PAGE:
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Qualified Charitable Distributions - A Strategy Whose Time Has Come

March 06, 2020

Qualified Charitable Distributions were originated to encourage people to make charitable contributions from their IRA accounts. The QCDs were first introduced in 2006 and had to be “renewed” annually until finally it was made “permanent” for 2016 and subsequent years.

The QCD can be beneficial as the amount of the distribution doesn’t have to first be treated as a taxable IRA distribution to be then offset by a corresponding charitable deduction.  Not counting the QCD as income can help to reduce the Federal Adjusted Gross Income (AGI) and possibly prevent or reduce elimination of benefits tied to it.

The potential for federal tax savings under the new tax law (Tax Cuts and Jobs Act of 2017) may even be greater as more taxpayers may be taking the standard deduction and not itemizing their deductions. These “non-itemizers” do not get a tax benefit for charitable contributions.

  • The taxpayer making the charitable distribution from an IRA needs to actually be at least 70 ½ at the time the distribution is made – not just turning 70 ½ during the year the distribution is made;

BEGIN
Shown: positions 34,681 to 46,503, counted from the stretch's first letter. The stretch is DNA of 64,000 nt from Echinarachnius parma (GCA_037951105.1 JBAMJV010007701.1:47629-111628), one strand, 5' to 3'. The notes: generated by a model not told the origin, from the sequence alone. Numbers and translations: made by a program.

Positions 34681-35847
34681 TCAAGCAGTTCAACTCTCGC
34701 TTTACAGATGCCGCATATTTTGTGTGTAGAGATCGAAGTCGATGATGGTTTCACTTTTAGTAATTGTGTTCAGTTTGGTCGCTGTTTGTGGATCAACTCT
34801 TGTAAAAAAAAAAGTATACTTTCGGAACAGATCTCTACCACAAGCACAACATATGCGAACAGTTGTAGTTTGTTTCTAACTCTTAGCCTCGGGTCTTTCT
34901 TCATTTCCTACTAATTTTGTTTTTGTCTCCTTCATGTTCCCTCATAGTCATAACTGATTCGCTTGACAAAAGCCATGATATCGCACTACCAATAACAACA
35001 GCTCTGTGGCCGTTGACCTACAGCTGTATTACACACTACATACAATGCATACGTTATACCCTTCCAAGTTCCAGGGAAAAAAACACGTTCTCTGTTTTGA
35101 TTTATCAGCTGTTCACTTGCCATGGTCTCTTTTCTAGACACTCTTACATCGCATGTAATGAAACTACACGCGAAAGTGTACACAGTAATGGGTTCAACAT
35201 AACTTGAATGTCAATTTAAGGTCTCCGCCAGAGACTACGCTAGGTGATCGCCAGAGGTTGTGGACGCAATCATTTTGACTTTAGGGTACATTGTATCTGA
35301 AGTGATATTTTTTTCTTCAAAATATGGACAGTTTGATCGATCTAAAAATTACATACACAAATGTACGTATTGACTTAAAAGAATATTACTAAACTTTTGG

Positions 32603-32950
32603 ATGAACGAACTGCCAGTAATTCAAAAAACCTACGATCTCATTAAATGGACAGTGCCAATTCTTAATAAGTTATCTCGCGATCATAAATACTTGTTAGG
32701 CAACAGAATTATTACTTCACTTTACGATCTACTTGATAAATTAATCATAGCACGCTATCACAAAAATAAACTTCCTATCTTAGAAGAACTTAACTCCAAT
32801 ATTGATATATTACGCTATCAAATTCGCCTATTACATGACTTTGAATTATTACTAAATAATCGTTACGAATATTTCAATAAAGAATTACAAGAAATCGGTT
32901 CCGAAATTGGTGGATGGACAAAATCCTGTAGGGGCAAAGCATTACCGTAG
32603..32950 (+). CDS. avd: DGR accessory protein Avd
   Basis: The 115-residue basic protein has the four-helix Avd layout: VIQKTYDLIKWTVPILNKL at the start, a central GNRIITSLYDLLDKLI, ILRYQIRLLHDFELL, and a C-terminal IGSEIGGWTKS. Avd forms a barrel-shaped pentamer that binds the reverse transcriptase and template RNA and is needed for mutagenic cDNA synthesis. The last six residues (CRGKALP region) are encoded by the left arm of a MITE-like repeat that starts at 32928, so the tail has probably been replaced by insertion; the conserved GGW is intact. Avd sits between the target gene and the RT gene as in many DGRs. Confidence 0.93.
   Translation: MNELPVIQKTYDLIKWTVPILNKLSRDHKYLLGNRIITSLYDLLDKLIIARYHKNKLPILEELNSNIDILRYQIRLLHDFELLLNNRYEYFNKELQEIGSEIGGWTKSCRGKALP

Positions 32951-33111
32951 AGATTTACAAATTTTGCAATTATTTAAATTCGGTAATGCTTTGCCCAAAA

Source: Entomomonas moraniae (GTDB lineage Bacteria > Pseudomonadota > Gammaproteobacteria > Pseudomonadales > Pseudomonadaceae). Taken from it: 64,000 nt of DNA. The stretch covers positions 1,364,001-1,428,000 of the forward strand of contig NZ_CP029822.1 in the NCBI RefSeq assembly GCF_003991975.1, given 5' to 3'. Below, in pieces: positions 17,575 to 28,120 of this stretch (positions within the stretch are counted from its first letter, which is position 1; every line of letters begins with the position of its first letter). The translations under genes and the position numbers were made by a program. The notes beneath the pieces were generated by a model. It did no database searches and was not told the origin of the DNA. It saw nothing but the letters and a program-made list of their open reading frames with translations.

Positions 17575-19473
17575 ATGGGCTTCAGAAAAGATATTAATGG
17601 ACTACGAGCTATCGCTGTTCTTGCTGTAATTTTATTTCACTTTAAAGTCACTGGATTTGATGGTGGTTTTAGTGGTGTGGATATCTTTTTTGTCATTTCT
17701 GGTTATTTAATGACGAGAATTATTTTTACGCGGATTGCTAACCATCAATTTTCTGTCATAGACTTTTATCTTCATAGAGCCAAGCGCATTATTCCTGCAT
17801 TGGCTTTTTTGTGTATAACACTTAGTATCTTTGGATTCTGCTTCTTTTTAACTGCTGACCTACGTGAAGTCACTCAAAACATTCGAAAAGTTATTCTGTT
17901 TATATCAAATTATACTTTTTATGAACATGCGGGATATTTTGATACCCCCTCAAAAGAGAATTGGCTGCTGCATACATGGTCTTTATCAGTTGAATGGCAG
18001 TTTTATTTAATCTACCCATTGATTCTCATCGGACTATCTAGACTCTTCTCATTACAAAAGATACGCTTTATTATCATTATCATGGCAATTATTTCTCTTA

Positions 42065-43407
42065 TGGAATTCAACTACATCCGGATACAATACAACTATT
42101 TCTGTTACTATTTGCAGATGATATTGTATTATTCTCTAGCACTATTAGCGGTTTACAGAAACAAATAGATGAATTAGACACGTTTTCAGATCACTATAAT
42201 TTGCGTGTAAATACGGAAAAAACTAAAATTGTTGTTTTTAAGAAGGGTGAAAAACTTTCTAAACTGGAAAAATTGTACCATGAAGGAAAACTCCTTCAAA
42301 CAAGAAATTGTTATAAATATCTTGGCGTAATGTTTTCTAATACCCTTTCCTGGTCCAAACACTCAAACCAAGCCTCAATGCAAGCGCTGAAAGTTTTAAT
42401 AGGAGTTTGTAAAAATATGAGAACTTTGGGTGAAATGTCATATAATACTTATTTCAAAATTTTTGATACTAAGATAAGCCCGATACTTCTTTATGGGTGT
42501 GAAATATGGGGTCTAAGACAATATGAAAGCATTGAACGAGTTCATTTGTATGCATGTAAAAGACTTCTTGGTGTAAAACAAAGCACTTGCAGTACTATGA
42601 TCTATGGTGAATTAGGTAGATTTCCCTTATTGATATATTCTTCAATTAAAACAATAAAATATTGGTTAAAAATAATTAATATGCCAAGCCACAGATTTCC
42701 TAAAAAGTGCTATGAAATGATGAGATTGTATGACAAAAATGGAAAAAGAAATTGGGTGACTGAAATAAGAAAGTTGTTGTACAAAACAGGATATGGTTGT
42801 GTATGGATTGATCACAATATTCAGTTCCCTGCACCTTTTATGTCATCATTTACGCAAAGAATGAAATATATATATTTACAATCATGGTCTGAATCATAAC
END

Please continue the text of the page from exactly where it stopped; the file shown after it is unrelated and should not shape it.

• The maximum amount that a taxpayer can distribute from his/her IRA accounts is $100,000 per year – not $100,000 per distribution – to avoid the distribution being added to income as a taxable IRA distribution;

  • The charitable distribution may be used to partially or completely satisfy a minimum distribution requirement, but it does not have to be limited to the required minimum distribution amount;

  • Mechanically, the funds must come directly from the IRA custodian – either sent directly by the custodian to the charity or delivered by a check made payable directly from the IRA custodian to the charity;

  • Finally, in order to qualify for the QCD, the entire distribution must be a deductible charitable gift. There can be no value or benefit back to the taxpayer such as a thank you gift.

This brief discussion does not necessarily give you all the information you need to know to make a decision about whether a QCD may benefit you.  Please do not hesitate to contact us to discuss whether a QCD might be right for you. 

Remember we are here to help.



QCDs: Use This Tax Strategy to Get More from 2018 RMDs; Brian Vnak,CFP, CPA; , January 4, 2018


How to Give Charitable Gifts and Avoid Paying Tax in 2018; Barry Glassman, February 12, 2018


IRS Publication 590-B for 2017 returns - page 13